One More Round? Investigating the Relationship Between Number of Drinks & Risk of Physical Injury

Alcohol use is the 5th leading risk factor for “disability adjusted life years” (i.e., years of life lost and years living with disability), and 1st for individuals aged 15 to 35. Among the most prominent reasons for alcohol’s risk is increased vulnerability to physical injury.

Studies have found, for example, that alcohol use increases someone’s chance of serious injury (requiring emergency department services) by almost three times.

It is important from both public health and clinical perspectives to understand how that risk changes with the amount of alcohol consumed, and whether those risks depend on gender, age, and country-specific cultural drinking norms.

In the current research study, Cherpitel and her co-authors analyzed data collected by the World Health Organization (WHO), covering approximately 13,000 individuals, in 37 emergency departments, across 18 countries (including continental Europe, Asia, North America, South America, and Central America, and Australia).

Although demographics differed somewhat by country, the study included a majority of males (ranging from 54% to 81%) and about equal proportions of young (18-30) relative to older (31+) adults (ranging from 30% to 59%). Country-specific cultural norms were measured by the detrimental drinking pattern score (a categorical WHO measure of drinking customs).

Drinking-related risk was calculated through comparison of the number drinks consumed in the 6 hours prior to injury compared with the average number of drinks consumed in the week before the injury – this kind of comparison accounts and controls for the influence of other potential risk factors in any given individual.


The analyses found that an individual’s risk of injury increases in a linear fashion with each additional drink consumed. For example, with only 1 drink, the odds of injury is more than 2 times greater than if sober, by five drinks this risk increase jumps to almost 7, and by ten drinks, the odds of someone becoming injured is 10 times greater than when sober.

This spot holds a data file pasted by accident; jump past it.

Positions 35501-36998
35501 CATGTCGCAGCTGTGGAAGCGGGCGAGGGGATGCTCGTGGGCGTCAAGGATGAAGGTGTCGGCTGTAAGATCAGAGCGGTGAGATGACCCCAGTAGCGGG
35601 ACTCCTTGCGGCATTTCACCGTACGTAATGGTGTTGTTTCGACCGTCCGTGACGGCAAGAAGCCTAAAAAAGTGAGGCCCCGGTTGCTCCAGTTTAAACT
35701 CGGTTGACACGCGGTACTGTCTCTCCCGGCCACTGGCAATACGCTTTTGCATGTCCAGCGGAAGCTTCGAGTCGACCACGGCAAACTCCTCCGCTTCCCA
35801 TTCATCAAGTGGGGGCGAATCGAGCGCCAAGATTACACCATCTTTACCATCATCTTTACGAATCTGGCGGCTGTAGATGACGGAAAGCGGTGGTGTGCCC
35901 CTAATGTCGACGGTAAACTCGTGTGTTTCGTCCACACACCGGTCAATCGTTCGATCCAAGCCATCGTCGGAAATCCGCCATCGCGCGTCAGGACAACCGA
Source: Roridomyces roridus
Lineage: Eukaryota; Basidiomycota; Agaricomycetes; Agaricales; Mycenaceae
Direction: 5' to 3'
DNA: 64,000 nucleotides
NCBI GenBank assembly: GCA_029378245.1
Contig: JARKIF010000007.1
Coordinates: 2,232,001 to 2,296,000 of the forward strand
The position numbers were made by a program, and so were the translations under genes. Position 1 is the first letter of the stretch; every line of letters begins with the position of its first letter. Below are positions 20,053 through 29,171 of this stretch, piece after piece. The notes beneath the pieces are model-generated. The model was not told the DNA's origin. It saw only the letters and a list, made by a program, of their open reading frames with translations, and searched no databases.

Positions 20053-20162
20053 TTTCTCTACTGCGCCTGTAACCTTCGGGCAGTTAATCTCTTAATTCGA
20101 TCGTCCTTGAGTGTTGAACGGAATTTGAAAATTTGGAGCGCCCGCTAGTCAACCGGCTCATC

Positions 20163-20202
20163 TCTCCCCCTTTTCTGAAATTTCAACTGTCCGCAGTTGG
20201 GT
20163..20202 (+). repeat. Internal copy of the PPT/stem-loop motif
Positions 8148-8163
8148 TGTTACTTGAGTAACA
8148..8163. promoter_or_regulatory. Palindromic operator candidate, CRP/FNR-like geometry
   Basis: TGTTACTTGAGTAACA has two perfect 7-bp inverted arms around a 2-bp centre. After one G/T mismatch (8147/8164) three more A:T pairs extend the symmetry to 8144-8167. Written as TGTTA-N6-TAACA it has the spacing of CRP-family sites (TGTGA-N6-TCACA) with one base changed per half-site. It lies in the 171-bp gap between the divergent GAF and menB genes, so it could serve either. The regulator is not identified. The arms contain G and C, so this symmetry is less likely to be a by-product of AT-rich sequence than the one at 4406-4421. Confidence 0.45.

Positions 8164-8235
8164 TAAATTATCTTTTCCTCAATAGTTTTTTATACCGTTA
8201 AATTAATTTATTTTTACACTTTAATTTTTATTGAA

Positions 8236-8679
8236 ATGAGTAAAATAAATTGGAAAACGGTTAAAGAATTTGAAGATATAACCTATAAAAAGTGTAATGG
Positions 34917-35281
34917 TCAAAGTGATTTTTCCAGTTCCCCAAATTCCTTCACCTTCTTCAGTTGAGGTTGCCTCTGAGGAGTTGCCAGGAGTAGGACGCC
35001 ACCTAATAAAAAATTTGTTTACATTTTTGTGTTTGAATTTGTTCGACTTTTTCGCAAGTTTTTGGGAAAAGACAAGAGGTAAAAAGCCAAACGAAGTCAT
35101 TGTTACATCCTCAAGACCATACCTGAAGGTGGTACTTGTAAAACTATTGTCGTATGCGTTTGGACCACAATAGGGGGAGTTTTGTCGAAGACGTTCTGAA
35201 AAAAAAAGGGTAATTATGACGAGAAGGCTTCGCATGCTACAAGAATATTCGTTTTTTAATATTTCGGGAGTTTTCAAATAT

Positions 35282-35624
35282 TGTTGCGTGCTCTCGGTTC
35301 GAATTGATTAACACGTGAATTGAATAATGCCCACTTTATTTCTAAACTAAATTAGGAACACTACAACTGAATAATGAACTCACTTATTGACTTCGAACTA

Females and males have about the same risk up to three drinks, though with four or more drinks, females take on added injury risk relative to males. For example, females having consumed ten drinks are 14 times more likely to suffer injury, compared to 10 times greater likelihood for males.

Regarding age, despite their reputation for poorer judgment and decision-making, young adults had about the same drink-injury risk relationship relative to older adults. Regarding the influence of country-specific norms, as expected, at lower levels of alcohol consumption, patients in countries with the greatest detrimental drinking pattern (e.g., Eastern European countries) had greater alcohol-injury relationships than those in countries with lower detrimental drinking patterns. This could be related to more rapid intake, and greater acute intoxication.

The alcohol-injury risk relationship also differed by type of injury. Alcohol consumption was the strongest predictor of violence-related injuries, for example, with about a 12-fold increase at five drinks and a 20-fold increase at ten drinks.


Alcohol misuse and alcohol use disorders cost high-income countries like the United States on average, about 250 billion dollars per year.

A substantial proportion of that financial burden is related to the impact of alcohol on physical injury.

A substantial proportion of that financial burden is related to the impact of alcohol on physical injury.

This international study showed that someone’s risk of injury increases two-fold with just a single drink, and that each additional drink leads to further increased risk of injury, the relationship between alcohol consumption and injury appears to be even greater for women than men.


It is important to remember that while young adults did no not have an elevated alcohol-injury risk relative to older adults, they are far more likely to consume alcohol, engage in binge drinking, and to meet clinical thresholds for alcohol use disorder than their older counterparts.

The results from this study could supplement what we already know about the risks of harm owed to alcohol use, and should be incorporated into psychoeducational and prevention-based interventions at colleges and universities, workplace settings, and primary care offices.



Cherpitel, C. J., Ye, Y., Bond, J., Borges, G., & Monteiro, M. (2015). Relative risk of injury from acute alcohol consumption: modeling the dose–response relationship in emergency department data from 18 countries. Addiction, 110(2), 279-288.

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